The Genuine Purl
Yarn and Needlework Shop
Last weekend I went on a family vacation to Chattanooga, Tennessee. (That is a very family friendly/walking friendly/stroller friendly city in the South. It really makes a great weekend trip. Especially when the weather is nice.) While there, I decided to check out the local knit scene. Why not spread the word about cool yarn shops in places I am fortunate enough to visit? I found one knitting/needlework store located on the north side of town. It is called The Genuine Purl and is a great shop. The woman who greeted me in the store was friendly, knowledgeable and helpful. She was also very welcoming to my husband and 1.5-year old son I dragged into the store with me, too. There is seating in the store for knitters and waiting husbands alike. It is always nice to walk into a store and feel like you just made a friend.
The store itself is cozy and well-stocked with a utilization of wall space that is nothing short of impressive. The layout is a bit strange, with four different "rooms" that you can walk through in a circle. Two-and-a-half of the rooms are filled with yarn and knitting/crochet notions, all organized well...at least to me. The rest of the space is dedicated to needle-work. I did not spend a lot of time in this section, but there were a lot of flosses. The selection of needlework patterns seemed eclectic, though I have only dabbled in cross stitch and there was not much of that to be seen, so I feel I do not have enough knowledge of the field to assess whether it was a "good" collection or not.
The store has good hours, open daily except Sunday; and was open promptly at 10:00, as posted. (I hate it when stores open late. I know, things come up and I should be more forgiving, especially of small, local establishments. If I flip that statement around to something more positive, I love when a store opens on time.) Also, as a bonus, it is right across the street from the most delicious biscuit breakfast place I have ever been to. Completely unrelated to yarn, I tried milk and honey (mixed together) for the first time...I had no idea it was so yummy!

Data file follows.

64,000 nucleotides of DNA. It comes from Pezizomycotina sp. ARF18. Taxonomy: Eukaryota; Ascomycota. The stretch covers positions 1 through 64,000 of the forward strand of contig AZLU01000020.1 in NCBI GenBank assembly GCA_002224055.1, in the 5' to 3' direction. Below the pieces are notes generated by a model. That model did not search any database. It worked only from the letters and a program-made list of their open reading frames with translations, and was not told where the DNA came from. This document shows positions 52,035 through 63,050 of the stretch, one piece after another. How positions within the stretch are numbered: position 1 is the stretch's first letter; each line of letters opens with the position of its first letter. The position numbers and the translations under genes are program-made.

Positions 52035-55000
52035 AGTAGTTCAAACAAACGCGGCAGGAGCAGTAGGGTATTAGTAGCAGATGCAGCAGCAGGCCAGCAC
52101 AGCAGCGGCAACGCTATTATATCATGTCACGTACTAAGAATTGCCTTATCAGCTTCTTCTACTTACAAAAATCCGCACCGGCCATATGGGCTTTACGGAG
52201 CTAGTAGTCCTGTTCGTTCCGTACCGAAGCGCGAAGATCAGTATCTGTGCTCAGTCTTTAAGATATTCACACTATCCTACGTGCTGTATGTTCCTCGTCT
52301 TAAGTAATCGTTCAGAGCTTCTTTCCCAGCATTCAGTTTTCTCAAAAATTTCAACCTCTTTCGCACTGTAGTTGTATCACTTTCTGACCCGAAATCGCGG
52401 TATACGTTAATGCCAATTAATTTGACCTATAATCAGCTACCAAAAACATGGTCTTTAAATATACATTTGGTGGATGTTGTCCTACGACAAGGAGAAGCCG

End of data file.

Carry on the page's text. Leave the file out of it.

As far as I have been able to unearth, there is no webpage for the store, but there is a Facebook page that you can access by simply googling "The Genuine Purl, Chattanooga." I would have liked to see a webpage, but I looks like they keep their Facebook page pretty current and avidly support their local knitters, both beginners and experienced knitters.
Bottom Line: It was a great shop and if you ever find yourself in Chattanooga, it is worth poking your head in to see. It makes a great souvenir...buy some yarn and then make a small project that will help you remember the great time you had in that location.
Price: Free! (You must create a login/membership.)
There is a pretty good chance you have already discovered the joys of Ravelry, but on the off chance that you haven't...or maybe you'd forgotten about it...I felt like I needed to include a review of this wonderful website. I use it so often it only seemed fair and just to pay it the proper homage.
First, what is Ravelry? Well, it is a wonderful website that hosts a community of fiber artists. It is a place where you can find patterns, yarn suggestions, read forums, post comments, see finished products and keep your own knitting stash and patterns organized. That is not an exhaustive list, either. The website offers so much, it would take pages to describe it all, but I hope you get the general idea. It was originally designed by a knit blogger who felt there was so much valuable information out there, it would be great to consolidate it to one place. Boy oh boy, did they do that. (Please still read my blog, even if you become a Ravelry junky.)